• There are a number of reports relating to the Occupation, including "Report of Five Years of German Occupation" (23 May 1945) by John Leale, President of the Controlling Committee; Report of the States Committee for Post-Occupation (Channel Islands Property Rehabilitation Scheme), and a report by the States of Guernsey Committee for the Control of Essential Commodities entitled "Report on Essential Supplies and Services during the Occupation of Guernsey" (1945).
    • Billets d'État
    • We hold a bound set of Billets d'État detailing the deliberations and resolutions of the States of Guernsey, including the period 1940-45. These are available in our research area.
    • Feldkommandantur files
    • A branch of the Feldkommandantur 515 (Field Command) was set up in Jersey in early August 1940, through which the Germans administered the Channel Islands. This was a sub district of the Departement de la Manche in France, and feldkommandanturs were set up in occupied territories as administrative links between the military and the civilian population. The files of the Guernsey branch fall into two main sections, reflecting the division of responsibilities in the organisation. The majority of the contents of these files are in German. The Militarische Fuhrung (military command) dealt mainly with matters directly affecting the German forces on Guernsey, while the Zivile Verwaltungsgruppe (civil administration) was concerned with the population as a whole.
    • Militarische Fuhrung was responsible for matters mainly affecting German forces, military operations/meetings, requisitions of vehicles and bicycles, renaming places in German, travel arrangements and permits, Red Cross, soldier's accommodation and military cemetery, offences and complaints etc.
    • Zivile Verwaltungsgruppe was responsible for matters affecting the general population, including finance, agriculture, transport, education (including teaching of German in schools), deportations, shipping and supplies, road improvements, utilities, German requisitions and demolitions, lists of aliens and civilian workers, etc.
    • Photographs
    • Original photographs of the Occupation period include a group photograph of Occupation Committee members; young men and soldiers around Laufen Internment Camp; a group photograph of an Internment Camp in Guernsey; the Occupation Intermediate (Grammar) School, Girls' Intermediate School in Rochdale; a scrapbook of cuttings and photographs, which includes German troops in St Peter Port and citizens queuing for rations, and a set of photographs with plans and notes on various German tunnels and of defences under construction.
    • We can also provide page locations for Occupation related published photographs contained within published books available in our library.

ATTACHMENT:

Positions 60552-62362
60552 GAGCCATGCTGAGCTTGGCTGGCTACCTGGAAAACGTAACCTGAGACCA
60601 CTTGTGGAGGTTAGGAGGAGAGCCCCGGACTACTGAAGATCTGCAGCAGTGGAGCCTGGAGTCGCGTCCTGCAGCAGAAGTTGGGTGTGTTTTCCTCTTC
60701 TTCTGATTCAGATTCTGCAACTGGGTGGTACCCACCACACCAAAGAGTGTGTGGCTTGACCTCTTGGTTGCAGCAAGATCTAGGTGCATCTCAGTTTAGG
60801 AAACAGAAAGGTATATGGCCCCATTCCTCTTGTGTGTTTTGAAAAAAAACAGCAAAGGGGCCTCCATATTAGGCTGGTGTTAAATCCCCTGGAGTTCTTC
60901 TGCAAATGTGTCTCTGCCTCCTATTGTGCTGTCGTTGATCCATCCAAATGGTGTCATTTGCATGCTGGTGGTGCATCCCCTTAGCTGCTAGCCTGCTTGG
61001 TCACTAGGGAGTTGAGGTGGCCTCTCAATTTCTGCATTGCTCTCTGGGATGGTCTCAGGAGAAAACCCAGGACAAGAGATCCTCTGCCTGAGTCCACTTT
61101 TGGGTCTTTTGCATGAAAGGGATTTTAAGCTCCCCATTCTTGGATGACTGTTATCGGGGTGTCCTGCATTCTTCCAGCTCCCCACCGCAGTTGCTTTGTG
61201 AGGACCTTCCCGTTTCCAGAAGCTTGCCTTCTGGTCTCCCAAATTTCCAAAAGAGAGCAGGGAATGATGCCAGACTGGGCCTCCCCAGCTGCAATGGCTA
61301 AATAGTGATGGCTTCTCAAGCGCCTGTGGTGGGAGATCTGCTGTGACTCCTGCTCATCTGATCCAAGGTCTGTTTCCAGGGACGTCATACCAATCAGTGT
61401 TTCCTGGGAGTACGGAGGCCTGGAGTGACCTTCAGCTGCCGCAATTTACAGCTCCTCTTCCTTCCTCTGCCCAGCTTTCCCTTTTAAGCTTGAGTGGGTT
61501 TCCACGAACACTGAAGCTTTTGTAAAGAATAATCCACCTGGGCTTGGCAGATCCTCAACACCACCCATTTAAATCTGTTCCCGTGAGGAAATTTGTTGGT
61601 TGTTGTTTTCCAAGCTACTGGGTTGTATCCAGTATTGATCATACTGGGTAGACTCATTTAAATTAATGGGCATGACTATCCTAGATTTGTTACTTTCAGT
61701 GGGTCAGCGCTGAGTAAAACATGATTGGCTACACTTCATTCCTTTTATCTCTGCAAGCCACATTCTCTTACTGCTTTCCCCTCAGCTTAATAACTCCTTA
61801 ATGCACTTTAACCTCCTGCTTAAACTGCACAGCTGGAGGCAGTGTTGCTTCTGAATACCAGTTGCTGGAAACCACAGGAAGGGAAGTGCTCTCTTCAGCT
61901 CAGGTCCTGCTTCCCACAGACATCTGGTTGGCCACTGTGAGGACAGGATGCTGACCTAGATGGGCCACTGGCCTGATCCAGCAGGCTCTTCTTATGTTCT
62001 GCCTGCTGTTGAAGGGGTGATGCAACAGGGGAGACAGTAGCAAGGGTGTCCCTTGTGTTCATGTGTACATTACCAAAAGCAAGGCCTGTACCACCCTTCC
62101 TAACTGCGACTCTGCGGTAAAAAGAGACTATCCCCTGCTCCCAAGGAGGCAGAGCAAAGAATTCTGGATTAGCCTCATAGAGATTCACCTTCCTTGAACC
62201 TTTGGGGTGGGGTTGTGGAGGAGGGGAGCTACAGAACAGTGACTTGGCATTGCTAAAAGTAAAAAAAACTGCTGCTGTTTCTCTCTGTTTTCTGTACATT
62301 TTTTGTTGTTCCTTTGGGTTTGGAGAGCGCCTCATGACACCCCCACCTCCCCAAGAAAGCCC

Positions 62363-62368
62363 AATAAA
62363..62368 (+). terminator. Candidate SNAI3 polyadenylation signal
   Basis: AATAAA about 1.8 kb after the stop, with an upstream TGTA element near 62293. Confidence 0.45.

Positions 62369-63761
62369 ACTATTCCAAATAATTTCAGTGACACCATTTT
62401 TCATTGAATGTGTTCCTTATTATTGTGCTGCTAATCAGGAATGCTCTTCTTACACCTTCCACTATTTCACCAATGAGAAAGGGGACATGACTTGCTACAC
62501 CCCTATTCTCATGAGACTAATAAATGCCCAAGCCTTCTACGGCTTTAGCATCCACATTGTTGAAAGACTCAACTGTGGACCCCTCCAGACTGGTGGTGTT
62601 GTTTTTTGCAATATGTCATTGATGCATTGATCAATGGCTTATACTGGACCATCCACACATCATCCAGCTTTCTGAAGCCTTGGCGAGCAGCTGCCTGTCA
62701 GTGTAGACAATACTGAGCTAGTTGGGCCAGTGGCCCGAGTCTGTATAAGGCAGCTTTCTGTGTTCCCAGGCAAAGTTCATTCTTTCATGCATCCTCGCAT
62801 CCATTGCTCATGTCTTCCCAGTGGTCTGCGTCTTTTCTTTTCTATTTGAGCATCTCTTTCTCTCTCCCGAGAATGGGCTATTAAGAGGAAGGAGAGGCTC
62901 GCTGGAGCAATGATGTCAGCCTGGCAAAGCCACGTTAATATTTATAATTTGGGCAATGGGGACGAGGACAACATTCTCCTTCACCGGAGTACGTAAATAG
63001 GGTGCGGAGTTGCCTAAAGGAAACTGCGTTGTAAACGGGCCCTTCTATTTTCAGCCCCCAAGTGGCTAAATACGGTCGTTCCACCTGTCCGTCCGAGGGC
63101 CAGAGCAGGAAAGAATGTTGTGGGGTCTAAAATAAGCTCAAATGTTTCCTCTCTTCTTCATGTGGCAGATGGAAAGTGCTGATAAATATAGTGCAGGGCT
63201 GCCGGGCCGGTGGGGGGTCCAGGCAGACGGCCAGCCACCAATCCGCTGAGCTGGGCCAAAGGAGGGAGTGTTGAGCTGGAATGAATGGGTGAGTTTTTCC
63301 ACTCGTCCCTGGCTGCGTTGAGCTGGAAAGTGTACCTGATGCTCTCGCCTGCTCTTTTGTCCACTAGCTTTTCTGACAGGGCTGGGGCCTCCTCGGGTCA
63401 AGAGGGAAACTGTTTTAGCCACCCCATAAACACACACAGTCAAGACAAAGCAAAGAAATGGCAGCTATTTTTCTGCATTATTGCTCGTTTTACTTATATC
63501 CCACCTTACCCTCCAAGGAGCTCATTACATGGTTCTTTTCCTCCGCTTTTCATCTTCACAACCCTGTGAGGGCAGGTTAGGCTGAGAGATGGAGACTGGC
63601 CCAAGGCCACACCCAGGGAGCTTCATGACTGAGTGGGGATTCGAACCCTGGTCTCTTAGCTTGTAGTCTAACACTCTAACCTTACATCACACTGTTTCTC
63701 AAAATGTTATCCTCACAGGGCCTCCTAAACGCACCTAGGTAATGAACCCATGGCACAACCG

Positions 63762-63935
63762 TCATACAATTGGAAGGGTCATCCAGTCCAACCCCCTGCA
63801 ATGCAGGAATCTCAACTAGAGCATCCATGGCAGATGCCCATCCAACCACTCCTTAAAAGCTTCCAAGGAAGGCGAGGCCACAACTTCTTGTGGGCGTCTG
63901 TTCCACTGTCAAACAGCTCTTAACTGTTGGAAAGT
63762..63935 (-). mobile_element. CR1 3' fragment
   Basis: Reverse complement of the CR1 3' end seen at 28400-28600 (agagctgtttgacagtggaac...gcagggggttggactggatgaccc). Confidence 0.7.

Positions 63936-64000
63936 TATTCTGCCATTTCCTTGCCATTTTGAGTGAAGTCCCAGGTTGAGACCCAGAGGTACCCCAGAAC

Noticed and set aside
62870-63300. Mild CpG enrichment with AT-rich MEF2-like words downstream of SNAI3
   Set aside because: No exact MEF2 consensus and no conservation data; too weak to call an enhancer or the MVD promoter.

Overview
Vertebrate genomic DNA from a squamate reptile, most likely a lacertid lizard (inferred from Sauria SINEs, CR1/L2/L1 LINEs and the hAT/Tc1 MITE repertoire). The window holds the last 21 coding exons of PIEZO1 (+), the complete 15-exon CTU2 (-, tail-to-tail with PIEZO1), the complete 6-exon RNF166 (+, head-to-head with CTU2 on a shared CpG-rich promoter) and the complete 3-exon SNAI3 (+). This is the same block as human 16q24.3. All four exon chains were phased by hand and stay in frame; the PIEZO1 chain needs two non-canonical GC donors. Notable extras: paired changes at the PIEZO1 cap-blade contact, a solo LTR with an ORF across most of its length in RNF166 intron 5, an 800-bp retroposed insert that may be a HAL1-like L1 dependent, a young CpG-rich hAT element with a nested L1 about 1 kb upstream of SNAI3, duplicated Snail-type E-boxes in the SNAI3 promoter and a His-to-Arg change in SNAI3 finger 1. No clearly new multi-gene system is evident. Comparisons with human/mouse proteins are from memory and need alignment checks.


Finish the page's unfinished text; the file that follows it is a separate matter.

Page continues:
• Film Archive
    • The material we hold covers the Occupation period and subsequent Liberation celebrations. They include a film that was played to German cinema audiences to show Hitler's supposedly "model" occupation of British territory. With scenes in Guernsey, Jersey and Sark, it purports to show life continuing as normal with plentiful food etc. Another film, made by the Crown Film Unit, appears to have been produced within two months of the Liberation.  In it, islanders were asked to re-create the hardships they endured during the Occupation, but there are also scenes of jubilation at the arrival of the Red Cross Ship Vega and the distribution of food parcels, mine clearance and the return of normality. Post occupation films include the visit of HM the Queen for the 50th Anniversary of Liberation and the unveiling of memorials related to the Occupation.
    • Sound Recordings
    • Cassette tapes, some with transcripts, provide the memories of islanders who stayed, or were evacuated or deported to internment camp.  The Guernsey Retired Teachers Association describe their wartime teaching experiences, and those involved with G.U.N.S [Guernsey Underground News Service] recall their activities. There are also tapes mentioning housing, water supplies and policing during the Occupation and of the evacuation of the Girls' Intermediate School before and during the Occupation.
    • Other local research facilities
    • The Priaulx Library has a number of records relating to the Occupation including wartime diaries, local newspapers, photographs, etc.
    • The Channel Islands Occupation Society was formed to study all aspects of the occupation. The Society collects sound, documentary and photographic material from the Occupation period.
  • Donating records to the Archives

    • The Island Archives welcomes the donation of records that relate to the history of Guernsey and deserve preservation from businesses, clubs, societies and individuals.
    • A variety of material is accepted including documents, books, files, letters, photographs, postcards, sound and film. These can be donated, or deposited long term where ownership is retained by the depositor.
    • Each item we receive is given a unique Archives' reference, catalogued on our searchable computer database and packaged in archival quality materials. Records are kept in environmentally controlled storage which maintains a stable temperature and humidity to help prevent deterioration.
    • Records are made available for public consultation either immediately or at the expiry of an agreed specified period, subject to our usual regulations and relevant legal provisions including those relating to copyright and data protection.
    • If you are interested in donating or depositing records please contact us.

Share this page

Useful Pages